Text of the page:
Nfld. & Labrador

An app for that: St. John's launches new pay by phone parking plan

The search for spare change could be behind people parking in downtown St. John's as there is a new app in town.

Expired meters could become a thing of the past

City council in St. John's is taking aim at those abusing the broken parking meters. (Jeremy Eaton/CBC)

The search for spare change could be behind people parking in downtown St. John's as there is a new app in town.

While the pilot project won't make finding a spot any less stressful, it will make paying for one easier.

"There are 136 spaces here on the harbour front and they are going to be pay by phone only," said Coun. Debbie Hanlon.

Debbie Hanlon, the city's lead for Transportation, is looking forward to the new payment option. (Jeremy Eaton/CBC)

As of June 11 the only way to pay for parking on Harbour Drive will be over the phone. Users can sign up online, download the app or even call it in.

Motorists then plug in the parking spot they find and previously entered banking or credit card information takes care of the payment. 

The City of St. John's is placing a card with instructions on how to get the app on vehicles parked on Harbour Drive. (Jeremy Eaton/CBC)

The hope is that it will cut down on the number of parking tickets handed out. 

"The excellent thing about this is if you are shopping downtown and you want to stay an extra hour then this app lets you know when your parking is about to expire and it lets you extend it to the maximum time that you can," Hanlon said.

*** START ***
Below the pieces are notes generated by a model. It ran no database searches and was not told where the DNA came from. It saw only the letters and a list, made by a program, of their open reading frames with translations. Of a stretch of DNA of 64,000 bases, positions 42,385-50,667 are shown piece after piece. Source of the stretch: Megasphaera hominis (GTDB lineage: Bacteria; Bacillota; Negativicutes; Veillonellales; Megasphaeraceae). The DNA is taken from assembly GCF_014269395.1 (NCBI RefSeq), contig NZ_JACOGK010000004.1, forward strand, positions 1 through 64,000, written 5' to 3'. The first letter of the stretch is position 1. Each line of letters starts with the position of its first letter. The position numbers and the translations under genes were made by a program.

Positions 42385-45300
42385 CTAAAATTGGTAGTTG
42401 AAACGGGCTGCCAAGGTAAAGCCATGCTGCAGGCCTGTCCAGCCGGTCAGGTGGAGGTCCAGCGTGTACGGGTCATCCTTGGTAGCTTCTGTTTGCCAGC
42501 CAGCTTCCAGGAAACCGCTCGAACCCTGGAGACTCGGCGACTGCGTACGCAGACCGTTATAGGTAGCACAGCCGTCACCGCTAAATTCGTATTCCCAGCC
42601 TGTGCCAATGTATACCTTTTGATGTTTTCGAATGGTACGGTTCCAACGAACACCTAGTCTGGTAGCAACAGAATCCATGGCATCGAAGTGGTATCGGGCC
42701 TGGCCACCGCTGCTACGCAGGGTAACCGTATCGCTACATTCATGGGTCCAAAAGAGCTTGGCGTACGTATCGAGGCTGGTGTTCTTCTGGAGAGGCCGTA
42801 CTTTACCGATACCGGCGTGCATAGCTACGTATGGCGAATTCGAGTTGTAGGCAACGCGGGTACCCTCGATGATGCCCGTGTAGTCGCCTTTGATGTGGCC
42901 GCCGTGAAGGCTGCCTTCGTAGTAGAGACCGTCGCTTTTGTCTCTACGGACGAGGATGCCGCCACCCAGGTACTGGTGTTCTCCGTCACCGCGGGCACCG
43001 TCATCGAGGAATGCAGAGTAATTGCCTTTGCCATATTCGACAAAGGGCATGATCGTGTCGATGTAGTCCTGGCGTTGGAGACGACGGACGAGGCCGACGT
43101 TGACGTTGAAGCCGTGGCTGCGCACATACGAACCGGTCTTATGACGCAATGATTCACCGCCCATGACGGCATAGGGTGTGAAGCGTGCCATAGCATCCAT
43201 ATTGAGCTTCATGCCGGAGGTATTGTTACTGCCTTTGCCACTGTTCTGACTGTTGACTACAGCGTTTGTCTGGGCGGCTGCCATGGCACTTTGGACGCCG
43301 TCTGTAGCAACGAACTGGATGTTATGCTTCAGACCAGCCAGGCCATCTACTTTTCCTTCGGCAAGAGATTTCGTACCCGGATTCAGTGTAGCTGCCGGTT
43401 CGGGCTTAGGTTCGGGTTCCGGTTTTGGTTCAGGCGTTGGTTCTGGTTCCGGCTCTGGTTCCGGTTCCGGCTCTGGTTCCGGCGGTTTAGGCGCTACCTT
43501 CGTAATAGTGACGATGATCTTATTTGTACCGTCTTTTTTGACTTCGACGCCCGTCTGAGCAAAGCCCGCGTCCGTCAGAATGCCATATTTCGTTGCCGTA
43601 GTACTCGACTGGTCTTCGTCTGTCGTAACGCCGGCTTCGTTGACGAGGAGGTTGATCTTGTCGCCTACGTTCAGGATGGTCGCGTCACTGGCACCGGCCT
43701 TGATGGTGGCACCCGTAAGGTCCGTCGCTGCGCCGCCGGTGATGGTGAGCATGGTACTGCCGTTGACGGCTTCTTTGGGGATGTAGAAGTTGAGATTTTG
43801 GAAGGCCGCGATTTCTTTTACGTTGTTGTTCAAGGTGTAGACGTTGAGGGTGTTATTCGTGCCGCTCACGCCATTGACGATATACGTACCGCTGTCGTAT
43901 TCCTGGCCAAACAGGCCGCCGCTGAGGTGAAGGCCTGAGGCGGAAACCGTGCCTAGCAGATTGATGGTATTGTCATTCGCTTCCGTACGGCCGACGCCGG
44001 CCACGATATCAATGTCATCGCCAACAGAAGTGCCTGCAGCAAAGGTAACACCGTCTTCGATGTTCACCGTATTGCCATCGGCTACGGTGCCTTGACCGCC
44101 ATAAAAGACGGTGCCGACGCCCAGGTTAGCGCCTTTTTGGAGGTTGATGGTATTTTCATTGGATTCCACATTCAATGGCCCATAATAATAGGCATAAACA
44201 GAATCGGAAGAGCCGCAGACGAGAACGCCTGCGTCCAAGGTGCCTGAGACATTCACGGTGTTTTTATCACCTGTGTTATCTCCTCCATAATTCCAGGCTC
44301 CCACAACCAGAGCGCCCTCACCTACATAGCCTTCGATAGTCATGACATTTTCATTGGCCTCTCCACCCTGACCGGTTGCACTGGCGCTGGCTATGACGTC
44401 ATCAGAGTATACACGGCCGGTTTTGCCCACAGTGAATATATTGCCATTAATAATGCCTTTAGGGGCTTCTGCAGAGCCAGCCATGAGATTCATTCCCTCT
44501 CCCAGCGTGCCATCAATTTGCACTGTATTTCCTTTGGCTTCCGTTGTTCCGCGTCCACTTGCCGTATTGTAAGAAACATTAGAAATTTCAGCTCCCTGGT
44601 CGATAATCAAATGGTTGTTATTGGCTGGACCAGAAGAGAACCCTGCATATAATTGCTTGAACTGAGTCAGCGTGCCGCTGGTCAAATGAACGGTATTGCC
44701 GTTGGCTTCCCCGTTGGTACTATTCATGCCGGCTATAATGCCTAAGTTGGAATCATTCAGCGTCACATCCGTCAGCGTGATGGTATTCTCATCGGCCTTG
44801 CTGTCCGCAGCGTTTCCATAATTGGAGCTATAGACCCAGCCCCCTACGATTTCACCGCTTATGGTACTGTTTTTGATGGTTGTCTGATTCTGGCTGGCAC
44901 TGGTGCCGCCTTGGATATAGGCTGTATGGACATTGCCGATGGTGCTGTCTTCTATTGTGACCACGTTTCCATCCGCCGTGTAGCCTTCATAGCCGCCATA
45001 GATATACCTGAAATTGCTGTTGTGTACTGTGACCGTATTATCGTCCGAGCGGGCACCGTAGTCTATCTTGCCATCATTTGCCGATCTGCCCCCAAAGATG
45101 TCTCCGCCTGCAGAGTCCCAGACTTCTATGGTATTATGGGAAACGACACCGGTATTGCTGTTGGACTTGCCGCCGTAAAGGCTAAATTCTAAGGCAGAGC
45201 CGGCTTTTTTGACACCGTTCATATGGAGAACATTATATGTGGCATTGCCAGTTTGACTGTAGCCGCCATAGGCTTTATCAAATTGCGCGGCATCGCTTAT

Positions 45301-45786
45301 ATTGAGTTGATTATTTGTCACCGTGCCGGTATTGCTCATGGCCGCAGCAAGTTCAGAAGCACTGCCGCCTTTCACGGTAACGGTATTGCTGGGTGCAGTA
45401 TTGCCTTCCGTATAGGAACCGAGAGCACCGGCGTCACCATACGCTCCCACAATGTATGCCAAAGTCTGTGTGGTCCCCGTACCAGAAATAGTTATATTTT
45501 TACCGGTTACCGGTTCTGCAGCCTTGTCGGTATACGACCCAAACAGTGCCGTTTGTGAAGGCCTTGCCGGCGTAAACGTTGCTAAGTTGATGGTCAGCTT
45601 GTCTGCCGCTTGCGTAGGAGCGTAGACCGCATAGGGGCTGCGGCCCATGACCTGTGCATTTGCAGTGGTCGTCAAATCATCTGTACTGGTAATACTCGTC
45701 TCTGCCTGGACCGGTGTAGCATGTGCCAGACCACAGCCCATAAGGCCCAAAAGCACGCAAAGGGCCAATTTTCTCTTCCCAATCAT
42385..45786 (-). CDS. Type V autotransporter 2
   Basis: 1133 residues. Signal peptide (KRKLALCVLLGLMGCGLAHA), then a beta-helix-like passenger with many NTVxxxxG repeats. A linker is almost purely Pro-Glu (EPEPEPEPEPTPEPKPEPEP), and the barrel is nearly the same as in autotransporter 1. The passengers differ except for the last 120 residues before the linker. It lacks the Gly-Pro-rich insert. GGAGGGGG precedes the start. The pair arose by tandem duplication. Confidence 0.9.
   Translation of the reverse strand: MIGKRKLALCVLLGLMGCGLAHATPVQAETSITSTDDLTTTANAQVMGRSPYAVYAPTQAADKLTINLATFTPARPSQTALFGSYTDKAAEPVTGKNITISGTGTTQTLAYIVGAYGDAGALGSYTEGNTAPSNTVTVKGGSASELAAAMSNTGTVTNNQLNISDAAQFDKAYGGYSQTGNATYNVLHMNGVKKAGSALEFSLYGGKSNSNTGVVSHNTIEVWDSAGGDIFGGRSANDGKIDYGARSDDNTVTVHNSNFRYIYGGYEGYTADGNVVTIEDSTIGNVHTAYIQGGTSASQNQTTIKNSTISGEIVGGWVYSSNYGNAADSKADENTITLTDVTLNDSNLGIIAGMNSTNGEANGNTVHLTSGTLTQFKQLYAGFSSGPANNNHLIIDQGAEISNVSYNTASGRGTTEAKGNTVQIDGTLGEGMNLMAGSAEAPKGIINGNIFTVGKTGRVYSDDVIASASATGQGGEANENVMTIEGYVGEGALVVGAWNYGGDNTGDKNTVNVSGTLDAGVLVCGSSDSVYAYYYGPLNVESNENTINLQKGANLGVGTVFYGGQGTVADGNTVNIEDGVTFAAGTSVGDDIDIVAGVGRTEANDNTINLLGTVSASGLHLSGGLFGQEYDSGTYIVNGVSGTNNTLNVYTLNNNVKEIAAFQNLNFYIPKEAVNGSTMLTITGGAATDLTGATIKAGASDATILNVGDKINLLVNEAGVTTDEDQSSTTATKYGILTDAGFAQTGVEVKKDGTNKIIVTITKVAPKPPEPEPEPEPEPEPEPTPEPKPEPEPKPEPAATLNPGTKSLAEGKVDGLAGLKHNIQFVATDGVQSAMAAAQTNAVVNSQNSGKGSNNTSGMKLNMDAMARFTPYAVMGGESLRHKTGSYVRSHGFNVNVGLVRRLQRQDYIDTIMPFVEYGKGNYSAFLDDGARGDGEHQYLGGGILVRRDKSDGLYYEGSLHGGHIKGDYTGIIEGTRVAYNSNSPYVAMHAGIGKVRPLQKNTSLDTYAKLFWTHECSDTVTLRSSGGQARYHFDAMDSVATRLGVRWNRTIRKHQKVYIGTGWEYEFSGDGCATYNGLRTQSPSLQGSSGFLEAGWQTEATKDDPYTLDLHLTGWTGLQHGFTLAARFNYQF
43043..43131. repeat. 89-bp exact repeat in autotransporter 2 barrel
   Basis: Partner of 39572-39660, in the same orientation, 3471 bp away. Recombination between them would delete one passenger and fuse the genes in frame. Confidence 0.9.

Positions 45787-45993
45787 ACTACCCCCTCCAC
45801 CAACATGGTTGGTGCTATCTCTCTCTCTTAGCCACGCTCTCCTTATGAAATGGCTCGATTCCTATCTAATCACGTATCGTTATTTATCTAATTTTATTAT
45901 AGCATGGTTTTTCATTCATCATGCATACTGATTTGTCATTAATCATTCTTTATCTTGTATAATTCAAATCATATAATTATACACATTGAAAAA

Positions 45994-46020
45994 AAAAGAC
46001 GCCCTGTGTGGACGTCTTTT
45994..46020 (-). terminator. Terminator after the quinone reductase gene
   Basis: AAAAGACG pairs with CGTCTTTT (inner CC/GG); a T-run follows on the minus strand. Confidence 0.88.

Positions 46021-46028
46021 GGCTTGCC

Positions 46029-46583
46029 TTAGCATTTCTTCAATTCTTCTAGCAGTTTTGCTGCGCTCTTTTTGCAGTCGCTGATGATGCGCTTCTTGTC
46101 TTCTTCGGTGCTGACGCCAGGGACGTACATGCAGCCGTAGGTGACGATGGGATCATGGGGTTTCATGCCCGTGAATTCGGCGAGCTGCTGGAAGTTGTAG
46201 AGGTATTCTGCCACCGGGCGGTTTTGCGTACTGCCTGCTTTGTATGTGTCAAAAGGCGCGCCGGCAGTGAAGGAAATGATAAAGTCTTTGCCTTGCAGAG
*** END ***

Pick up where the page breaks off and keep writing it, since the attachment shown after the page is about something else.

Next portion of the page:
The City of St. John's is employing the services of PayByPhone, a Canadian company already offering its online services in more than 300 cities around the globe.

"No one enjoys the act of the parking," said Megan Smit, PayByPhone's marketing director.

"We want to make it the best possible experience because the reality is, it's not going anywhere."

St. John's may be one the smallest clients for PayByPhone, Marketing Director Megan Smit said the service will be no different than what's offered in bigger cities. (PayByPhone)

PayByPhone can boast clients like San Francisco, Saskatoon and Sheffield, England, but it doesn't mind starting with only 136 spaces in St. John's.

"For us it doesn't matter the size of the city," Smit said.

"It should be the same experience, whether you're in the big, bustling city of New York, or in the city of Vancouver or St. John's."

The city has been struggling to keep the tops on its current parking meters. Last month 64 were vandalized. An online service would mean fewer meters to destroy and help the city collect some money. 

"I am looking forward to the ease of it," said Hanlon

"I am looking forward to the fact we can start collecting money again downtown and I think that it is going to help everyone." 

Hanlon said the move to PayByPhone is a one-year pilot project and if it's successful residents will see the service expand.